Cato’s education research is founded on the principle that parents are best suited to make important decisions regarding the care and education of their children. Our researchers seek to shift the terms of public debate in favor of the fundamental right of parents and toward a future where government-run schools give way to a dynamic, independent system of schools competing to meet the needs of American children.
For more information, read our Educational Freedom Wiki. Start with Educational Freedom: An Introduction.
Cato’s energy and environment studies are devoted to explaining how energy markets work and promoting policies that leave questions regarding energy consumption, environmental standards, market structure, and technology to the market rather than government planners. Cato is committed to protecting the environment without sacrificing economic liberty, and believes that those goals are mutually supporting, not mutually exclusive.
History has shown that monetary stability — money growth consistent with a stable and predictable value of money — is an important determinant of economic stability. As capital markets become more sophisticated, they are simultaneously more crucial to the functioning of a complex economy and more difficult for policymakers to understand. Cato’s analysts study the workings of the capital markets, the value of free flows of capital, and the burdens imposed on markets by regulation.
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Cato’s foreign and defense policies are guided by the view that the United States is relatively secure, and so should engage the world, trade freely, and work with other countries on common concerns, but avoid trying to dominate it militarily. We should be an example of democracy and human rights, not their armed vindicator abroad. Although that view is largely absent in Washington, D.C. today, it has a rich history, from George Washington to Cold War realists like George Kennan. Cato scholars aim to restore it. A principled and restrained foreign policy would keep the nation out of most foreign conflicts and be cheaper, more ethical, and less destructive of civil liberties.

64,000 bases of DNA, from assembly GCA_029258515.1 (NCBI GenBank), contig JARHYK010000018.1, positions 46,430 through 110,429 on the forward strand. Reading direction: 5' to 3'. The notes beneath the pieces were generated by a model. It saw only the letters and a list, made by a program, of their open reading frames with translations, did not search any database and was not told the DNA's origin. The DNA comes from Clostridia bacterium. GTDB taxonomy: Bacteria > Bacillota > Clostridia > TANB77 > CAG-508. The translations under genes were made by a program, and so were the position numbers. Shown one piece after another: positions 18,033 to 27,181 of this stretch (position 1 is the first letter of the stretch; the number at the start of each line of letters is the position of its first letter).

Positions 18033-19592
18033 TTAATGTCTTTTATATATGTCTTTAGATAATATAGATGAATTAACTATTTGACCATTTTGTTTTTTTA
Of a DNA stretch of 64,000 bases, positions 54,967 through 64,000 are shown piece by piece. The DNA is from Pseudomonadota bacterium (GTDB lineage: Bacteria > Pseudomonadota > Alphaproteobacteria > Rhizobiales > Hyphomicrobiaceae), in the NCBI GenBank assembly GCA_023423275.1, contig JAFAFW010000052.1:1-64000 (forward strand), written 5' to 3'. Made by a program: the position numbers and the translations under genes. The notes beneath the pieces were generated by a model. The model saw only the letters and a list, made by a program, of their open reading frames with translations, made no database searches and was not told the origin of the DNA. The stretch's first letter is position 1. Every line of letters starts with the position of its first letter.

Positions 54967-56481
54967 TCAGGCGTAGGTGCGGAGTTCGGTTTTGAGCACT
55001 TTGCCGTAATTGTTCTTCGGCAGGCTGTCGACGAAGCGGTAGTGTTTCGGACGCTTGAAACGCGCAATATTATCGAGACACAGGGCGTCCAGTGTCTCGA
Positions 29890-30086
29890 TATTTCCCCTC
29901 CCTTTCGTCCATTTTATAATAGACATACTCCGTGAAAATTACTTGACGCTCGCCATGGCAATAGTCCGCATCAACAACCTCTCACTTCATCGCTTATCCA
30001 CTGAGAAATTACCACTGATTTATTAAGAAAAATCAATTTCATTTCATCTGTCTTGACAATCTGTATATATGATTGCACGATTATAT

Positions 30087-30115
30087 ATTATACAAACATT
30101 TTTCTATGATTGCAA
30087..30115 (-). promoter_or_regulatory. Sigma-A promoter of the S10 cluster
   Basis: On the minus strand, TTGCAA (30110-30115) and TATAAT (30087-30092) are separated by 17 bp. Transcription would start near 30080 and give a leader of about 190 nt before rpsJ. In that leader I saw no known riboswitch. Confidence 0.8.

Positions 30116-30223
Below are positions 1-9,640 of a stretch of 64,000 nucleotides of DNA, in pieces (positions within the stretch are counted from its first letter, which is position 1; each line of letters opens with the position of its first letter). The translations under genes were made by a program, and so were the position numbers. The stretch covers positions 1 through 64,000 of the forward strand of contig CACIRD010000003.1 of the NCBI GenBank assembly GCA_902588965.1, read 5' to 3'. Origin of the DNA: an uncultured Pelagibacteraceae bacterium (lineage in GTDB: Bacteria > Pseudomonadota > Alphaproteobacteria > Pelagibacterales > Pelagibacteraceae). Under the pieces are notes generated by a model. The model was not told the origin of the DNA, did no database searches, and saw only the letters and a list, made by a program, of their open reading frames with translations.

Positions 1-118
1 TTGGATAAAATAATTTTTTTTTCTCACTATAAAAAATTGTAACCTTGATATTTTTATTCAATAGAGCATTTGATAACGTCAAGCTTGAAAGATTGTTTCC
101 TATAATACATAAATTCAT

Today, government poses many new threats to individual freedom and the virtues needed for its preservation. Unfortunately, career politicians, an ever-expanding government and massive regulatory constraints dominate American political life. Cato’s government and politics studies are dedicated to bringing the ideals of individual liberty, civil society, limited government and citizen legislators back to the forefront of American political life.
Cato’s entitlement research demonstrates that consumers are better off when they, and not the government, are in charge of how their money is spent. This applies to health care, Social Security, and other areas where the government currently controls the dispersal of our tax dollars. In particular, Cato has been a longtime advocate of deregulating the health care industry, so that consumers can afford the health care insurance and treatment of their choice, and privatizing Social Security.
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Cato seeks to promote a better understanding around the world of the benefits of market-liberal policy solutions to combat some of the most pressing problems faced by developing nations. In particular, Cato’s research seeks to advance policies that protect human rights, extend the range of personal choice, and support the central role of economic freedom in ending world poverty. Cato scholars also recognize that open markets mean wider choices and lower prices for businesses and consumers, as well as more vigorous competition that encourages greater productivity.